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Season 3

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Credit HBO

Deadwood Season 3
Across the Summer of 2013 I painstakingly found the time to get through Season 3 of Deadwood. It was tricky because of how little time I had and how disappointing I'd found Season 2. Overall Season 3 was easier to like because it had an obvious villain in George Hearst and when our residents were forced to work together to combat him things became pretty interesting.

However those moments were few and far between. In episode 7 it seemed like a plan was hatched to cut off Hearst's reinforcements by interfering with his telegrams. But then his reinforcements showed up anyway and no one seemed immediately surprised or put out. That seemed to be the story of the season. Characters would talk about Hearst. Characters would talk to him. Occasionally he would attack them and occasionally they would attack his men. In between was just endless incomprehensible dialogue and no clear definition of what the stakes were or what actions could be plausibly taken.

The end of the season sees Hearst walk away having got everything he wanted. And I get it. I get that the people of Deadwood want to become part of the USA and that opens the way for a man like Hearst to bring his resources in and trample them all. They could have resorted to killing him but then they might forfeit the benefits of civilisation they are all seeking. However good television drama is not built on twelve episodes of reinforcing one point repeatedly. And yet that's what this was.

And not just with Hearst's meanderings around the camp. I could barely follow the arguments over the stables and Steve's paralysis. Joannie and Jane started up a sexual relationship out of nowhere and no one reacted in any way. Sol and Trixie had the same argument about twenty times. Cy was a black hole all season, seemingly doing nothing but bitching about his own insignificance. Doc Cochrane seemed like he was dying of plague and then recovered and again no one batted an eyelid. The in-fighting of the acting troupe was beyond my understanding. And how do any of these people make money? Joannie hasn't done any work since she left the Bella Union.

I should note that there were good moments. Charlie was a beacon of straight talking decency. He shone in the scene where he mocked Hearst in his jail cell as he feigned ignorance of the man he'd had killed. Then in the final episode he stood up to the Pinkerton soldiers and demanded that everyone be allowed to vote. The site of everyone getting into their Sunday best to participate in democracy was briefly affecting too. The one story which genuinely was emotive was Mr and Mrs Ellsworth's brief attempt at sex. Initially thrilled he quickly realises that she is doped up and thinking of Seth and it breaks his heart.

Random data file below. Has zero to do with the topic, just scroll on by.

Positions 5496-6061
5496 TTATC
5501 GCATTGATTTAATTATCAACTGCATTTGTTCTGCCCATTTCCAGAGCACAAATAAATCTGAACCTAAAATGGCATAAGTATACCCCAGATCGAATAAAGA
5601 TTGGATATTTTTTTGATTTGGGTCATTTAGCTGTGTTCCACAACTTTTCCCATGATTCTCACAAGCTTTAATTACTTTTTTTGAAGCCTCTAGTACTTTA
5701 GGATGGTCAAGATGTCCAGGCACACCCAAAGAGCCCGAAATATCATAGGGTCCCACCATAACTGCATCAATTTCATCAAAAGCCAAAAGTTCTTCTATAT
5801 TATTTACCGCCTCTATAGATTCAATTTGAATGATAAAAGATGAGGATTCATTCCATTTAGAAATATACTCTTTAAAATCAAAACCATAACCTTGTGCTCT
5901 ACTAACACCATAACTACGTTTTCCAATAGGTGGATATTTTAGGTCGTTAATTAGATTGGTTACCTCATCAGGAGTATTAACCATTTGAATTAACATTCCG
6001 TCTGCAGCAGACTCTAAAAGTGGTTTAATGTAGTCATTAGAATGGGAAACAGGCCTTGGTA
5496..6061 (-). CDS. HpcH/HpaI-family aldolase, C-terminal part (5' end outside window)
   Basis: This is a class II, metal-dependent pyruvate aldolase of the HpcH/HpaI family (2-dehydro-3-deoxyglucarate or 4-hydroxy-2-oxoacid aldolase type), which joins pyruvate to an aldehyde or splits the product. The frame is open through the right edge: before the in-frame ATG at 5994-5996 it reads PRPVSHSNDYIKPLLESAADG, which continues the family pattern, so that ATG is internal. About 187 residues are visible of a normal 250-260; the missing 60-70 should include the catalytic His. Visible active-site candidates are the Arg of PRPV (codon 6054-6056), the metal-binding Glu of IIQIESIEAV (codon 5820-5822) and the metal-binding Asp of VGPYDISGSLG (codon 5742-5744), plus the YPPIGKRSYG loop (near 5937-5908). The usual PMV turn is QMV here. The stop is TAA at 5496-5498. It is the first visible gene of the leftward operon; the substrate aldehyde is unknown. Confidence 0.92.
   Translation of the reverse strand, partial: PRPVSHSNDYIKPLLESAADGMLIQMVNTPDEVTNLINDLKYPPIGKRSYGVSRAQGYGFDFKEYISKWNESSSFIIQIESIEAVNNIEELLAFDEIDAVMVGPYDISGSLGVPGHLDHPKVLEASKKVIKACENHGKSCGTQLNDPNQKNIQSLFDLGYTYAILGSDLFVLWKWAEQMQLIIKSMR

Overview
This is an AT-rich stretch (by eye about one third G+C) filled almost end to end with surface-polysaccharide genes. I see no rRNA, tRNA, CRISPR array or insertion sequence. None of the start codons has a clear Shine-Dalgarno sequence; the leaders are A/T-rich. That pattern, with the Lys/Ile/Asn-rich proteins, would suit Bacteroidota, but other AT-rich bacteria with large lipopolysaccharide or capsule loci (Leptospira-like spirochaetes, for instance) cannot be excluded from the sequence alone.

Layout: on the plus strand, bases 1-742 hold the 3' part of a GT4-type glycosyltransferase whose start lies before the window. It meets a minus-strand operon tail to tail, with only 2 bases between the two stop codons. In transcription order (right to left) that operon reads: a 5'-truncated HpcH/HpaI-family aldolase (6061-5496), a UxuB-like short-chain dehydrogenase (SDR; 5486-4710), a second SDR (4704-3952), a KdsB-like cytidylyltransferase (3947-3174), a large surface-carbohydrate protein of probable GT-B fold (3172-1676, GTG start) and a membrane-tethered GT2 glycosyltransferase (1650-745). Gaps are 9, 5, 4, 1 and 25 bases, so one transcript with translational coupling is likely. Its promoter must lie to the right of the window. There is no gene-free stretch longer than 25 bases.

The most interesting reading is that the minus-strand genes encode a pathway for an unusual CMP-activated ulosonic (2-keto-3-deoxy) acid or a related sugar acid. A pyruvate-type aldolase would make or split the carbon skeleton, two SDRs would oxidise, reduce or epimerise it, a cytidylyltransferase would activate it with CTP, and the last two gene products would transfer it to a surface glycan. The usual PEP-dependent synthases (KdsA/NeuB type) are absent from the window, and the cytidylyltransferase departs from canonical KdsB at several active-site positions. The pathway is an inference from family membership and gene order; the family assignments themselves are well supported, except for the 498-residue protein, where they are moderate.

There was that fight too. In episode five Dan and Hearst's man tore into each other in one of the most vicious action sequences you'll ever see. It felt pointless afterwards but in the moment was brilliantly staged and gruesomely authentic.

Ultimately though I found Deadwood an unsatisfying show. I enjoyed season one quite a bit. It felt then that anything could happen and we were being introduced to the possibilities and limitations of life on the frontier. Over the next two seasons the narrative ground to a halt and I began to feel the weight of history on the show. Wyatt Erp pops up for no particular reason in the midst of the season and it becomes clear that these historical characters can't die or get involved in anything unexpected. Perhaps a fictional villain, rather than the real Hearst, would have made for a more satisfying antagonist. There are parallels to the way Boardwalk Empire's narrative suffers.

Ultimately though the praise of critics like Alan Sepinwall is for the performances of the actors and the flowery David Milch dialogue. I don't have an issue with the actors but I felt they were, more often than not, asked to just stand and speak as if in a play. On TV it is difficult to make them look like real human beings when that is all they do. And as for the dialogue - I think it is the show's greatest weakness. It makes the story hard to follow, the characters hard to get to know and leads to a disengagement from the show. I admit that my personal taste for directness and clarity influences me heavily. I admit that smarter people than I may follow it more easily and therefore appreciate the virtuoso ability to write in faux-Shakespearian English rather than speech which might sound in-authentically modern.

But the value I place on television is to make me think and feel. For the vast majority of this season I was not engaged and so how else can I judge the show but a failure. I don’t believe just because a show is worthy and great effort went into its construction that it gets a free pass when it comes to delivering.

I'm glad I've seen Deadwood but I wouldn't recommend to those who aren’t either TV fanatics, lovers of the Western or interested in this history specifically.